Einen Blick hinter die Kulissen, wie es vor den Computerbildschirmen der Zeitung Postimees oder des Verteidigungsministeriums zuging, als die Server zusammenbrachen, schildert ausführlich das Magazine Wired, ein Auszug aus dem Artikel von Joshua Davis:
The script kiddies were stoked into a fervor on Russian-language chat rooms. First they were goaded by overheated rhetoric about the April 27 removal of the statue. A week later, hundreds of posts called for a coordinated attack at the stroke of midnight on May 9, the day Russia celebrates its World War II victory. "You do not agree with the policy of eSStonia???" demanded a user named Victoris on a Russian online forum. "You may think you have no influence on the situation??? You CAN have it on the Internet!"
Im selben Magazin antwortet Kevin Poulsen mit "'Cyberwar' and Estonia's Panic Attack". Er kritisiert scharf die politische Rethorik, die den DDos-Atacken folgte.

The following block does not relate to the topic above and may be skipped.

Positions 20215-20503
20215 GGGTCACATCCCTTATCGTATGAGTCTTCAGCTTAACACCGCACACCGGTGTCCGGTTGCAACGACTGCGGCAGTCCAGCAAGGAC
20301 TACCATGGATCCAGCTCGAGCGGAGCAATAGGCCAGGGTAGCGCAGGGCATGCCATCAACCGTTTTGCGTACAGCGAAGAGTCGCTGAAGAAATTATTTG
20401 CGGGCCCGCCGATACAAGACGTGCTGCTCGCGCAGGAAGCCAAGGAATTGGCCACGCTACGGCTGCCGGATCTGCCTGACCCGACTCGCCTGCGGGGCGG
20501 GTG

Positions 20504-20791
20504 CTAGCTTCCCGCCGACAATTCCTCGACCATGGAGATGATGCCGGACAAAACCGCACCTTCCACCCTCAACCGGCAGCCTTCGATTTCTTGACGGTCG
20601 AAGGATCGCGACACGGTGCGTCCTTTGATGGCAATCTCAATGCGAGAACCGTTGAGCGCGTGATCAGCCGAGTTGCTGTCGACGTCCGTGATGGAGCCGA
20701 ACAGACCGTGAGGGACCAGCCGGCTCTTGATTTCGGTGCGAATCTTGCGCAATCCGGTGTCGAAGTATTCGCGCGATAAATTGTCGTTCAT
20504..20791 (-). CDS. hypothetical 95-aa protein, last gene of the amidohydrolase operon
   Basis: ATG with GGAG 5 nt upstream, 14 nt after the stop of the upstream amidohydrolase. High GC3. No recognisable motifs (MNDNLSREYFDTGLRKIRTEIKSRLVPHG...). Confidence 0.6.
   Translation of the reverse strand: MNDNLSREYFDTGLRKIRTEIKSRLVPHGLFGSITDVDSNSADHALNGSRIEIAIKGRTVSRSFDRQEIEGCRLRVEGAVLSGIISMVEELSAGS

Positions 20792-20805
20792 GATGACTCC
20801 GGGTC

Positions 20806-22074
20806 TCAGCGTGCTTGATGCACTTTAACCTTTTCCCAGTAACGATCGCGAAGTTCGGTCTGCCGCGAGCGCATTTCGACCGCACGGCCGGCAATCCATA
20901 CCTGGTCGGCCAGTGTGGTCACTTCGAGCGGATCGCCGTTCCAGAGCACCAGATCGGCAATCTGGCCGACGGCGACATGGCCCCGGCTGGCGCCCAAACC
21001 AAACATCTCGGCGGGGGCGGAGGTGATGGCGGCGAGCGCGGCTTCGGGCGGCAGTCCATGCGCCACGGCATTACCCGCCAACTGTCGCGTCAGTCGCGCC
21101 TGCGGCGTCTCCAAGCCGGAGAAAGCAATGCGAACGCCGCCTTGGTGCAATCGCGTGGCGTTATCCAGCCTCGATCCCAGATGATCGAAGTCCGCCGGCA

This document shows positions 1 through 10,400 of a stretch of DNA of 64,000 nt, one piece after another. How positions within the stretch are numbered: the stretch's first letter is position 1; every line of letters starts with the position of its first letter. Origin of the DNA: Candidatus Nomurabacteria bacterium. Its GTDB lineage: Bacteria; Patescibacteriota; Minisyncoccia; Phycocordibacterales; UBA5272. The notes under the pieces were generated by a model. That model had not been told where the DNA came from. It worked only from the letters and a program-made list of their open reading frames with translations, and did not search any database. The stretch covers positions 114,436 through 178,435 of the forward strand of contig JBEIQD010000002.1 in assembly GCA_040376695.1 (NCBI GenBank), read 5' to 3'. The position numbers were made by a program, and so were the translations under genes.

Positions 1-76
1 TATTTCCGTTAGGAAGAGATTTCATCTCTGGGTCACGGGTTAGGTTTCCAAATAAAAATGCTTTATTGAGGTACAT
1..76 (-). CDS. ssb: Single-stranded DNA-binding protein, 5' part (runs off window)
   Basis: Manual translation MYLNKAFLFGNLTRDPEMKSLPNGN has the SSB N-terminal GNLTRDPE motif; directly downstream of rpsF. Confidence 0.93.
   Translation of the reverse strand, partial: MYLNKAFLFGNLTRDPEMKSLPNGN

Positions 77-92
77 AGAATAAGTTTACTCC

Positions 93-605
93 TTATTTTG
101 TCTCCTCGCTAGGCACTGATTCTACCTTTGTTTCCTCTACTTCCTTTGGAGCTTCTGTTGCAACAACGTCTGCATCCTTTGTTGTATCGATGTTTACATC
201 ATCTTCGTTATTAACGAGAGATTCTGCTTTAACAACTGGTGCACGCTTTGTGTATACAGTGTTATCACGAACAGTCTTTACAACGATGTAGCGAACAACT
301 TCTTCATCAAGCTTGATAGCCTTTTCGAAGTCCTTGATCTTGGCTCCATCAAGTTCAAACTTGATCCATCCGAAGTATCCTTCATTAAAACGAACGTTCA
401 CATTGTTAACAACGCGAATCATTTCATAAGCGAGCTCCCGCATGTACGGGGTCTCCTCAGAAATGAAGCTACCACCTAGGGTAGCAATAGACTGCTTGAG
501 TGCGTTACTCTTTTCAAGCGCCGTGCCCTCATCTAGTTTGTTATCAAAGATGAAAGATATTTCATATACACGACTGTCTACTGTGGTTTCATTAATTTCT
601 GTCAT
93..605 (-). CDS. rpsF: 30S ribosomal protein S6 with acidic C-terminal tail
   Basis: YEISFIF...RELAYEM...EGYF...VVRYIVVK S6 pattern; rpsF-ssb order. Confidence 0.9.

While cooler heads were combating the first wave of Estonia's DDoS attacks with packet filters, we learn, the country's defense minister was contemplating invoking NATO Article 5, which considers an "armed attack" against any NATO country to be an attack against all. That might have obliged the U.S. and other signatories to go to war with Russia, if anyone was silly enough to take it seriously.